Still the allure of a generic and universal system have never left me. While I have never actually played GURPS, I imagine it could be pretty smooth in actual play. So, how do I take out the points while keeping the customization possibilities? Today I got this idea of merging GURPS with FATE.

FATE, Fantastic Adventures in Tabletop Entertainment, doesn't only have the worst name ever, it's also a pretty slick game system. Even better, I have played it, and enjoyed it. FATE is a game engine, an outgrowth of FUDGE, that can be used for lot of different settings. It almost start to sounds like "generic and universal", doesn't it? I took a stab at combining the two flavours.

Step one. Roll your stats, ST, DX, IQ and HT, on 3d6 - in order. That's your basic stats, and you can calculate Move by averaging HT and DX, or something similar.

Step two. Now pick your Aspects. This is where we bring in FATE. You can have any kind of trait as an Aspect. It could be a personality trait, an advantage or feat like Advantages in GURPS. The important thing is that this is a defining aspect of your character, and from this you generate your skills. Eyeballing it I'd say you pick three Aspects for a 100 pts GURPS character. Maybe add another one per 25 pts?

Step three. Now you get to pick skills. My first idea was to say you get a bunch of points to spread around. Then I remembered the idea was to get rid of points, and decided on picks instead. Make of it what you will, it's all for free on my blog, right?

So, skills. I suggest you now pick five skills per Aspect. Make them all relate to the Aspect in some way. The rating is eight to start with, and if you spend more of your picks on the skills they get +1 per pick. Got that? If one of your Aspects are a Power of some kind, like magic or psionics, you get 5 free "skills" for free, at rating 6, before spending picks.

Step four. Roll 3d6 x 10 for money. Or credits or dollars or whatever you want to call it.

How's that for a slimmed down GURPS? What? How to use those aspects? Well, this is what I'm thinking.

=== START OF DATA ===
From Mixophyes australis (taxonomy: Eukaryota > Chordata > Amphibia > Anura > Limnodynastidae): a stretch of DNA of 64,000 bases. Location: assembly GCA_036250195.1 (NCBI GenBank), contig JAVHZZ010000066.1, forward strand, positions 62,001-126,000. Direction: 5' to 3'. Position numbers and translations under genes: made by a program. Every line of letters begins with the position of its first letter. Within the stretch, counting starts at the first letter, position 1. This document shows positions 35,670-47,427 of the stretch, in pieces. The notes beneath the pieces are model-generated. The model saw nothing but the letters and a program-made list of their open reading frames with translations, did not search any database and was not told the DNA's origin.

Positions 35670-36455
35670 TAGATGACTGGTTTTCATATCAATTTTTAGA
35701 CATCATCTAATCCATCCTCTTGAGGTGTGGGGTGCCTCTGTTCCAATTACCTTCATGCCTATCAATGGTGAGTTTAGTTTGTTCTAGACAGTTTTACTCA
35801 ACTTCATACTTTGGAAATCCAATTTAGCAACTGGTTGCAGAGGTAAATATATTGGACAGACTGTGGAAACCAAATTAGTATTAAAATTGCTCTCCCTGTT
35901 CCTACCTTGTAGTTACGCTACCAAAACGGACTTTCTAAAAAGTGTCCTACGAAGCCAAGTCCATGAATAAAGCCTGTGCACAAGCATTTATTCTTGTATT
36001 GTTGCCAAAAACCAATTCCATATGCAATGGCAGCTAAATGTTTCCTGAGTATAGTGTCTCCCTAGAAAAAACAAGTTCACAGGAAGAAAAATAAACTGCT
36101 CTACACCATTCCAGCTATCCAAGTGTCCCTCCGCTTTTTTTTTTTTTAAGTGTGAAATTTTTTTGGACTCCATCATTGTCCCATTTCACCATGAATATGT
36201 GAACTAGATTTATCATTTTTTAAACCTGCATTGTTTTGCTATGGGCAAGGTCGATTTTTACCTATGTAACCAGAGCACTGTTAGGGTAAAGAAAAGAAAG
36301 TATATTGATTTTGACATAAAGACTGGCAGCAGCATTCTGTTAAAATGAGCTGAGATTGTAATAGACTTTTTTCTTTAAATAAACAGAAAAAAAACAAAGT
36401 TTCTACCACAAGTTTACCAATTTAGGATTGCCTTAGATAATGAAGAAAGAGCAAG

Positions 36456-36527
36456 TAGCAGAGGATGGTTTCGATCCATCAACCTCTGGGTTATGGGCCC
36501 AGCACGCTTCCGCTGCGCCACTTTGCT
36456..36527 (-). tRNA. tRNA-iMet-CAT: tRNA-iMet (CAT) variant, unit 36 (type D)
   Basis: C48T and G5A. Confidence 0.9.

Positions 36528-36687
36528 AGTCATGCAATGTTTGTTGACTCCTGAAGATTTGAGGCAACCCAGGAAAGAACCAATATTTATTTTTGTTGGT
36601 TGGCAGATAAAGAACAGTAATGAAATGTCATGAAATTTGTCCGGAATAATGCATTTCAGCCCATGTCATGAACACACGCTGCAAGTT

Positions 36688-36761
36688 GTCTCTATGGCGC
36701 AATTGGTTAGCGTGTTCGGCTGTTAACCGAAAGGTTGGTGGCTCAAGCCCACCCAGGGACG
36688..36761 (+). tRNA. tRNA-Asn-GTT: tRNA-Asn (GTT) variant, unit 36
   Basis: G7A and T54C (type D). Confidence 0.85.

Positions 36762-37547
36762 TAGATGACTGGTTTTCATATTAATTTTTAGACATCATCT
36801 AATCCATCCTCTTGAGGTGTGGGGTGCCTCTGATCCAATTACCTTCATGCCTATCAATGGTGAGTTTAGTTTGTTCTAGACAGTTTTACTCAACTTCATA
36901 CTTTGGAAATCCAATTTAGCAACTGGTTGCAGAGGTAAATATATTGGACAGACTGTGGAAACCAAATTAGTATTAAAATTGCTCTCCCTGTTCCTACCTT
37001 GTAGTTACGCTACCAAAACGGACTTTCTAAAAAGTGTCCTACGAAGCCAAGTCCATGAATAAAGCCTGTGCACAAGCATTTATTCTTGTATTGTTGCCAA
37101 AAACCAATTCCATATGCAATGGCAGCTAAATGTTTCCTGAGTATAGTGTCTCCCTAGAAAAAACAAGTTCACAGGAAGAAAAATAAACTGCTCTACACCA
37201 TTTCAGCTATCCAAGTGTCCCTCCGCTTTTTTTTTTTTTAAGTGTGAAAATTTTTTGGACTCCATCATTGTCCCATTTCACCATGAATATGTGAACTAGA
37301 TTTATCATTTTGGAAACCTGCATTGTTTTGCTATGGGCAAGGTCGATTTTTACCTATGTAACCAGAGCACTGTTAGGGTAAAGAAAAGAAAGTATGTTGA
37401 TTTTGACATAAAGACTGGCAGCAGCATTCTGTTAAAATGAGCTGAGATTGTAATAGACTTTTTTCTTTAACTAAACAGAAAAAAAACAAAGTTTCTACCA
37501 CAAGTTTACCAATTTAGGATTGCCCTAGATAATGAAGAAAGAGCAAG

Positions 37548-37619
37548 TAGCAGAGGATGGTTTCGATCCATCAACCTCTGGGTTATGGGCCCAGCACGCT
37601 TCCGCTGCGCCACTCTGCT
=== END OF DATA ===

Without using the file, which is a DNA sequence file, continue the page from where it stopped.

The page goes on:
For every Aspect you have, you can once per game day invoke it to add +2 to any skill roll, i.e. 3d6 against your skill rating. Once every session you can invoke it for +3. Take your pick. The gamemaster can do the same to give you a penalty of -2/-3 instead. What helps sometimes hinder, right? Untrained skill use I'd say you roll 3d6 against a relevant stat -4, or 10 if that's lower.

Will this work? Will it feel like GURPS? I have no idea. Feel free to test it and tell me. Some days I feel like tinkering with rules, but I seldom get a chance to play test them.

Wednesday, March 16, 2011

What do we do when we play?

I remember seeing this a short while back, and I saved the quote. Well put, well put indeed.
We don't explore characters; we explore dungeons.
 It makes a hell of a lot of sense to describe old school play like that. Sometimes I think some people don't appreciate how much can be contained in the idea of role playing.

Friday, March 11, 2011

Why aren't there any good rules for martial arts??

Since I'm a practitioner myself, and since I have been on a kung-fu movie spree of late, I've started to wonder why there are no rules for fluid, quick and colourful martial arts action?

The rules there are, in different rules sets, are are either too involved to feel at all like Brave Archer by Chang Cheh (like GURPS) or just to damn flavourless (like Rolemaster or unarmed combat in AD&D (the horror!)).

Are there any good wushu rules out there that is fun and quick, and wont bore me to tears or lull my non martial arts friends to sleep?

I'm thinking of dice, cards or something else unorthodox to base it off. Damned if I know what to make of it! I've even tried myself even if that was just a toss off first draft.

Monday, March 7, 2011

[DragonQuest] Shields will be splitered!

I found this reading DragonQuest yesterday:
[18.3] Grievous Injury may result if the successful Strike Check is 5% or less of the Modified Strike Chance. 
A figure who suffers a Grievous Injury while wearing armor has the Protection Rating of that suit of armor reduced by 2 until repaired. Optionally, a figure who is also carrying a shield can choose to have the shield cloven and spare his armor. A cloven shield is useless.